Some quotes from a recent conference on Taxation:
Saying this, all the tax planning that we practise as a practice, is not aggressive. It is all there in the Inland Revenue manuals. It has just taken us years of training to find it and know how to implement it.
We also offer Taxation Protection Insurance. Following on from the quote by HMRC about tax investigations that, “We've got what it takes to take what you've got”, the Taxation Protection Insurance will ensure that this does not happen to you. It is worth bearing in mind that if you have an investigation and no penalty has arisen then the tax protection fees are tax deductible!
Rest assured – your tax planning is in “safe hands” with us.
The General Anti-Abuse Rule (GAAR) for tax purposes is targeted at aggressive tax planning. The good news is that “normal” tax planning i.e. organising your affairs in a tax efficient manner, is still possible and HMRC have given us lots of examples in their guidance.
These are just a few of the examples:-
1. NIC saving. Gifts to employees of assets which are not readily convertible into cash e.g. a car, result in an NIC saving. The employer pays Class 1A NIC on the cost of the asset but the employee pays no NIC. This is most tax efficient for basic rate taxpayers. This is not caught by the GAAR.
2. Pilot trusts. Establishment during lifetime of a series of pilot trusts on different days which will receive legacies on the settlor’s death. As these are not related settlements, each trust will have its own IHT nil rate band, potentially saving significant future IHT after the settlor’s death. GAAR does not apply.
3. Discounted gift schemes. These produce IHT savings if the settlor survives 7 years, while retaining income for the settlor. Not caught by the GAAR.
4. Deathbed planning. This is still possible with inter-spouse transfer of assets with significant latent gains when the transferee is terminally ill. As long as the transferee has full capacity at the time of the gift, and the gift is validly completed prior to death, the GAAR does not apply.
5. Sale and leaseback. This is a specific relief from Stamp Duty Land Tax on sale proceeds and rent payable because it is effectively a financing transaction. GAAR does not apply
Many people fail to claim the relief they are due simply because they fail to keep a record of the donations made during the year.
Gift Aid donations are made net of basic rate tax and effectively attract relief at your top rate of income tax, 40% or 45%. For every £100 which you donate to charity by means of Gift Aid, a sum of £25 will be deemed to have been deducted from the payment in respect of basic-rate tax. The charity is able to recover this sum from the Government. A £100 Gift Aid donation actually costs a higher rate taxpayer £75. The Government pays out £50 in total and the charity receives a total of £125.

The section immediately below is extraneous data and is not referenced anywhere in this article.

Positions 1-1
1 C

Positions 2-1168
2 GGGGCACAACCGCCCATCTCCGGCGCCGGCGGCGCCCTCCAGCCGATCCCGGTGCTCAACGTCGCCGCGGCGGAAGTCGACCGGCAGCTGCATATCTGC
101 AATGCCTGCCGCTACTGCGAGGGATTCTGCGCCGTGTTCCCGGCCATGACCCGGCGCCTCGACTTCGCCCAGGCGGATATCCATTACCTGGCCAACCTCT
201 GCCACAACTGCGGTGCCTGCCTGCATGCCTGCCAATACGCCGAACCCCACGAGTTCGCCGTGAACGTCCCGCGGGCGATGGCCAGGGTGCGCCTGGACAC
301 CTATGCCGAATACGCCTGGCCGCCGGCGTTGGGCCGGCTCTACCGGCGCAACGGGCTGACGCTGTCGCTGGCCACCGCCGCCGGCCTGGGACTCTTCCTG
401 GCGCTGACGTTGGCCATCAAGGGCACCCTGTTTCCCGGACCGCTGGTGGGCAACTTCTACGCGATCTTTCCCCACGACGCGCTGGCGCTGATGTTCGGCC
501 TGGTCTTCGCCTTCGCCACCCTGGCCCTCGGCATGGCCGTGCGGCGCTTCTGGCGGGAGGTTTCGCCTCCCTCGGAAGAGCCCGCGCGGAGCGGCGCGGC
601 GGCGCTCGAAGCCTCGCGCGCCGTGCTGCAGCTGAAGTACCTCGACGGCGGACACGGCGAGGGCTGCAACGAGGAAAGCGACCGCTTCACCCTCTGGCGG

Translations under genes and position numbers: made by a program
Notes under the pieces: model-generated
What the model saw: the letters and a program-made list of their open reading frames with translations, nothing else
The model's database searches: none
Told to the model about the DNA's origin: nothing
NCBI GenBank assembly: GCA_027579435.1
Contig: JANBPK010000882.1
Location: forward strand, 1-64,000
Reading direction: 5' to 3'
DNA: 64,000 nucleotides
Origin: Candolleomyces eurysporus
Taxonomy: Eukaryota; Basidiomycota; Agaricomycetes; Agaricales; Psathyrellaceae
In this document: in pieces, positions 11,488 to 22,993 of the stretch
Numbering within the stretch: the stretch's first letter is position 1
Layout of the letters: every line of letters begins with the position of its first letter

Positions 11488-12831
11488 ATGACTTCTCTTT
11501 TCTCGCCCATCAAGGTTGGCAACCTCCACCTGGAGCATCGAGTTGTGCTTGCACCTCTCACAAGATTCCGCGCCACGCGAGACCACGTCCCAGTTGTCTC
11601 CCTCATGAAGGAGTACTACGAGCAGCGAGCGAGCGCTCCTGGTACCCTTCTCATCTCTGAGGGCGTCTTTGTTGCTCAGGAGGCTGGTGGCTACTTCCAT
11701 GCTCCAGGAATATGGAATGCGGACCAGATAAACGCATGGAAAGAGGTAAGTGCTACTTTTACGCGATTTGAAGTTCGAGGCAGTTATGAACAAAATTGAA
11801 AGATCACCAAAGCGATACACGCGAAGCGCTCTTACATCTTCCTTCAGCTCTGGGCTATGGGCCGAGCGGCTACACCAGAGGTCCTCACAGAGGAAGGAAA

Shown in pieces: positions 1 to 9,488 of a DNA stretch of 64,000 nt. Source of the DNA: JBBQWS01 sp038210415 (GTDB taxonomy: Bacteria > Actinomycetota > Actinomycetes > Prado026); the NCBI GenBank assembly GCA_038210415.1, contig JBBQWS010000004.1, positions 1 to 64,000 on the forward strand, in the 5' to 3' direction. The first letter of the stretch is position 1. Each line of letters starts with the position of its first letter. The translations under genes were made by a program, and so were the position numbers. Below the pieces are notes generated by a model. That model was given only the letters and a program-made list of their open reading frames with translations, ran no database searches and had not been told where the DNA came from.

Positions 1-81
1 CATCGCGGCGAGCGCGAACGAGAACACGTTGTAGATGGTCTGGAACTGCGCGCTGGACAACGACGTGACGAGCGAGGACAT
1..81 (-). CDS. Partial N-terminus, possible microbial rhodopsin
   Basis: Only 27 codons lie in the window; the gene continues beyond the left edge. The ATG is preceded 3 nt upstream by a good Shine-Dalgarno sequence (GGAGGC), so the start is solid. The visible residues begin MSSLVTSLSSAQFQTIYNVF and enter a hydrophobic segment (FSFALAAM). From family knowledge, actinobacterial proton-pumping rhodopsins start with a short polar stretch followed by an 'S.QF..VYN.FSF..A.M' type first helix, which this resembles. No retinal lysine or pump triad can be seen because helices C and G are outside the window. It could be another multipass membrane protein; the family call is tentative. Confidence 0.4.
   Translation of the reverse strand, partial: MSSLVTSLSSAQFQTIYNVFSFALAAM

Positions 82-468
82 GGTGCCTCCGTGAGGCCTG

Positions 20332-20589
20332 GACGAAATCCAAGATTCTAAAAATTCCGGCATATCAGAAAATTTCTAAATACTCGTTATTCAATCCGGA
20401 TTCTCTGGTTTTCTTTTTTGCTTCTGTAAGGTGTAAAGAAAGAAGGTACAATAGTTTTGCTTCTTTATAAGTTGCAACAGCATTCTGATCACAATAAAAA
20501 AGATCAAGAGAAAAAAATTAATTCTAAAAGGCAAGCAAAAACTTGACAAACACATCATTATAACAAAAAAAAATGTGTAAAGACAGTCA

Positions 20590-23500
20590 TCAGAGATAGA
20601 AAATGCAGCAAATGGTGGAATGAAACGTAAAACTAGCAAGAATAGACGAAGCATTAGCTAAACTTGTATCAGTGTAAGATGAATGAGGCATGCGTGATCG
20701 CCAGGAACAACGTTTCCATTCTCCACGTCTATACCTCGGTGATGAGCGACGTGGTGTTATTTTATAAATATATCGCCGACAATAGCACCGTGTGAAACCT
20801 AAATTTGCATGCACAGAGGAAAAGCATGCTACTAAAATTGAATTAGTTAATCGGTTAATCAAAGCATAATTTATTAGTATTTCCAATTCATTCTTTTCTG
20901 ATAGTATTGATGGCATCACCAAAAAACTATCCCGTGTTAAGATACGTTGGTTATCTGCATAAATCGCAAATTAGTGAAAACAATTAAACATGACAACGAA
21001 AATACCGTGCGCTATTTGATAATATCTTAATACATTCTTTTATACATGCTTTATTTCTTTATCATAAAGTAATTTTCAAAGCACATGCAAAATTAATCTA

Gift Aid donations are extremely tax efficient if your taxable income:
The facility to carry back certain donations from one year to the previous year means you can get back some of last year’s tax! Contact us if you want to discuss how to do this.
Without planning almost 80% of the money earned by a small business owner was eaten up in tax, leaving only just over a fifth of his hard earned money to eventually pass on to his family. This is a perfect illustration of why saving tax will always be so important and why small business owners will always need someone to fight their cause.
Has somebody just rung you up and offered you a tax saving that looks too good to be true?
My general view on this is if it looks too good to be true it probably is too good to be true! However there are a number of robust tax schemes out there and if you are keen on an exciting life and the tax saving is enough, it may be worth considering – but not before you apply the “smell” test – simply this – if it doesn’t smell right it probably isn’t!
In order to test this out you need to ask the following questions:
If you do go in for one of these you need to make sure that you disclose the DOTAS number to HMRC. This will mean you will be investigated. It is then very important that it is the scheme provider who deals with the administration of the investigation, rather than you or your agent.
Using one of these schemes is a bit like putting money on the horses – but somebody has to get lucky!